Bed bug detective

Bed bugs are back, and University of Saskatchewan biology student James Armstrong wants to be sure we’re ready to combat the pesky critters.

Thought to be eradicated in the 1950s, the blood-sucking insects have experienced a global resurgence due to increased travel, insecticide resistance and increased use of second-hand furniture. In the last 20 years, Saskatoon's bed bug infestations have skyrocketed, said Armstrong.

Armstrong, a master's student, is studying bed bug DNA to provide insight into the evolution of bed bugs and other insects, and help trace the origins of infestations.

He has identified 90 per cent of the DNA in bed bug mitochondria, the energy producers in cells. He presented his findings at a national conference in September.

Funded by the Natural Sciences and Engineering Research Council, his study will be the first to map the complete bed bug mitochondrial genome. Mitochondrial DNA sequences, unique in every species, are always inherited from the mother and do not change in the offspring.

"James has discovered several mitochondrial genes with potential to help identify genetic markers for pinpointing the geographical origin of infestations," said biology professor Neil Chilton, Armstrong's supervisor.

As little is known about bed bug mitochondrial DNA, the research could be useful for extermination or prevention practices.

"This work may also help lawyers, for example, determine the potential source of infestations in properties based on the genetic diversity or similarities of the samples collected," he said.

Armstrong collected bed bugs from infested houses to determine whether they originate from the same genetic source.

In the lab, he grinds bed bugs into a paste and puts them into tissue-dissolving chemicals to free their pure DNA. He then sends the DNA to a U.S. lab for sequencing and obtains small chunks of DNA code which he puts together to identify the full mitochondrial genome.

"It's pretty much what you see in TV crime shows like CSI," he said.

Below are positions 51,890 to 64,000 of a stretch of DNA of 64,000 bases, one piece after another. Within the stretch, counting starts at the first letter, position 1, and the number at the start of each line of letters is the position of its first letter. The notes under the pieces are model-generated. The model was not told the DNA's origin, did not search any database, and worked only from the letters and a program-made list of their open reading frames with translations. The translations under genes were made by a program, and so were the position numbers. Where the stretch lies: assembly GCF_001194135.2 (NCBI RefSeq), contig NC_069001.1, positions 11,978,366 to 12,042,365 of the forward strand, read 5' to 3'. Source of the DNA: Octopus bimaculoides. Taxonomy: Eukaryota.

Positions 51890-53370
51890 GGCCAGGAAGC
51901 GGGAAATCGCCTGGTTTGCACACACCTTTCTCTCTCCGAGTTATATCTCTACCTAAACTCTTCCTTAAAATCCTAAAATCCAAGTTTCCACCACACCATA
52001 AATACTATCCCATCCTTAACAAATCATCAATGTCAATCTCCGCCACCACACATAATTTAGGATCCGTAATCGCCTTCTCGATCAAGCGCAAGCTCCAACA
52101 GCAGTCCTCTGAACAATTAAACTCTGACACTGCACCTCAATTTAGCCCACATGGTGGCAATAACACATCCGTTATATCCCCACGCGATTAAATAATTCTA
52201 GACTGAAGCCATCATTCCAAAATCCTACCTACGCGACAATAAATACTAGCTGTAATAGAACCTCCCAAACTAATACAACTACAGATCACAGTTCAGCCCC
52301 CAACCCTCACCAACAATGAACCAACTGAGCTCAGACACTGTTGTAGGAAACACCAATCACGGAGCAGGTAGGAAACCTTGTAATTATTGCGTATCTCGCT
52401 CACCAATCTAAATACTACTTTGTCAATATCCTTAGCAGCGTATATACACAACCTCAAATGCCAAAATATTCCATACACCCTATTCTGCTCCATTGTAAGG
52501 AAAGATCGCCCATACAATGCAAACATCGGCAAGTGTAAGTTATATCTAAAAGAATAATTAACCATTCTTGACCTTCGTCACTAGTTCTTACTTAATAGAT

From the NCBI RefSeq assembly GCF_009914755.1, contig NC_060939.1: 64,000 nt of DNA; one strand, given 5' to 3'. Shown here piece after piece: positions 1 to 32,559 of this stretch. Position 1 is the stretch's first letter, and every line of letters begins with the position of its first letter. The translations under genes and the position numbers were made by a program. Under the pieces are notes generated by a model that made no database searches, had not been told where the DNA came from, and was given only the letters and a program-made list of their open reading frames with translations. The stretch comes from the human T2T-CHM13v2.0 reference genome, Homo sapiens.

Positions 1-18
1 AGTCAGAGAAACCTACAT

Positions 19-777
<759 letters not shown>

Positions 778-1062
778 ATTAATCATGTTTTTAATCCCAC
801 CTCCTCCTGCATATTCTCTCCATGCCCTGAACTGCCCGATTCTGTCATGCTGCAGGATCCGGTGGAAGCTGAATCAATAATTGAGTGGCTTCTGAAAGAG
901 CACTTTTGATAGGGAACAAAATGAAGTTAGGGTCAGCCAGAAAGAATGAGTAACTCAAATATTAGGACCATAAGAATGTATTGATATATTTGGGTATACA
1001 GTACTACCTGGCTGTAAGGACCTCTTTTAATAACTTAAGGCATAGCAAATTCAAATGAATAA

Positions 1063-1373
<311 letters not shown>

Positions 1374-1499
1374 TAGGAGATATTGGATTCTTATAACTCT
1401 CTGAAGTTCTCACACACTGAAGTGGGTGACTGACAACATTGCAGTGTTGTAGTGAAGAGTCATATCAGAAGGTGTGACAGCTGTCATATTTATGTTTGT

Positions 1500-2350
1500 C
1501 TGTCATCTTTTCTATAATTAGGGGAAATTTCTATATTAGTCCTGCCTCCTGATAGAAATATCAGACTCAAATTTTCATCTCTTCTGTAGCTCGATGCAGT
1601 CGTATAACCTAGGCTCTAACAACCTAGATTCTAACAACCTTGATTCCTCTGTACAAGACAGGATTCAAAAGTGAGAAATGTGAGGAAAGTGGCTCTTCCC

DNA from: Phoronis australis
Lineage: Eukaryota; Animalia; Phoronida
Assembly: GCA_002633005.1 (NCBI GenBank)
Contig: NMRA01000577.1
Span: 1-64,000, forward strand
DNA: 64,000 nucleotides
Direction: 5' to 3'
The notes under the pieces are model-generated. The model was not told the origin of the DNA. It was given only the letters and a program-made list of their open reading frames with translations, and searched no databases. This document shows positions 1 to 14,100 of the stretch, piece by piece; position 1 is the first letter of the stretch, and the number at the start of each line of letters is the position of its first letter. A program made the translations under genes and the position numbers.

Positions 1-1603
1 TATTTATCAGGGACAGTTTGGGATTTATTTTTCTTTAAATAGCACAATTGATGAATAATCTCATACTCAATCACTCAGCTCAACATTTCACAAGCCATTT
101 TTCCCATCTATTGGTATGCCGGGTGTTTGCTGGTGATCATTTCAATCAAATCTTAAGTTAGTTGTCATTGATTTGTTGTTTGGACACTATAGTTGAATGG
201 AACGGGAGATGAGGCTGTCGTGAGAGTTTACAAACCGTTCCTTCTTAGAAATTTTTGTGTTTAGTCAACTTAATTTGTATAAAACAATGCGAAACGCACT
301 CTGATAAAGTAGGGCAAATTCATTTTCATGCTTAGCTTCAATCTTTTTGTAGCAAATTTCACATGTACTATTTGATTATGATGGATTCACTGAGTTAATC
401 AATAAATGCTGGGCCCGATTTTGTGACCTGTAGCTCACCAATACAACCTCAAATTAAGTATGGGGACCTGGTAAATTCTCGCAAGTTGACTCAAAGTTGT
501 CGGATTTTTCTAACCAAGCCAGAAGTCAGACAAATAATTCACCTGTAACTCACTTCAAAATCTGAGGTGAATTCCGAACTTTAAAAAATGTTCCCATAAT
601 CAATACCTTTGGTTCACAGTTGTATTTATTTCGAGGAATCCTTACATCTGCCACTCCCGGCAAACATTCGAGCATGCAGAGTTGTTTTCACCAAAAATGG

Bed bugs are professional hitchhikers, moving around on people's belongings and making it difficult to track them down. They can also flourish in crowded agricultural settings such as poultry farms.

"Poultry farms are like buffets for bed bugs," said Armstrong. "With no humans around, they can feed on any warm-blooded animal. They are opportunistic—a free meal is a free meal!"

Bed bugs don't themselves carry diseases, but if a virus or bacteria lives on a bug's body, there could be a chance of infection when the bug ingests human blood, said Armstrong. He noted that flesh-eating disease bacteria, resistant to antibiotics, have been found on bed bug carcasses in Vancouver.

Armstrong serves on a city task force helping to prevent infestations.

"I have suggested practices to detect bed bugs, such as carefully checking returned books, putting them in the freezer for at least a night, quarantining them and positioning traps to capture bugs," said Armstrong.

Ann-Marie Mathieu, deputy library director of the Saskatoon Public Library, says there have been very few instances of bed bugs in returned materials borrowed by the public.

"The monitoring protocols James helped develop have been highly effective in safeguarding the collections and facilities," she said. "In fact, they have also been adopted by other public libraries throughout the province."

Article written by Federica Giannelli, a graduate student intern in the U of S research profile and impact unit. This article first ran as part of the 2014 Young Innovators series, an initiative of the U of S Research Profile office in partnership with the Saskatoon StarPhoenix.
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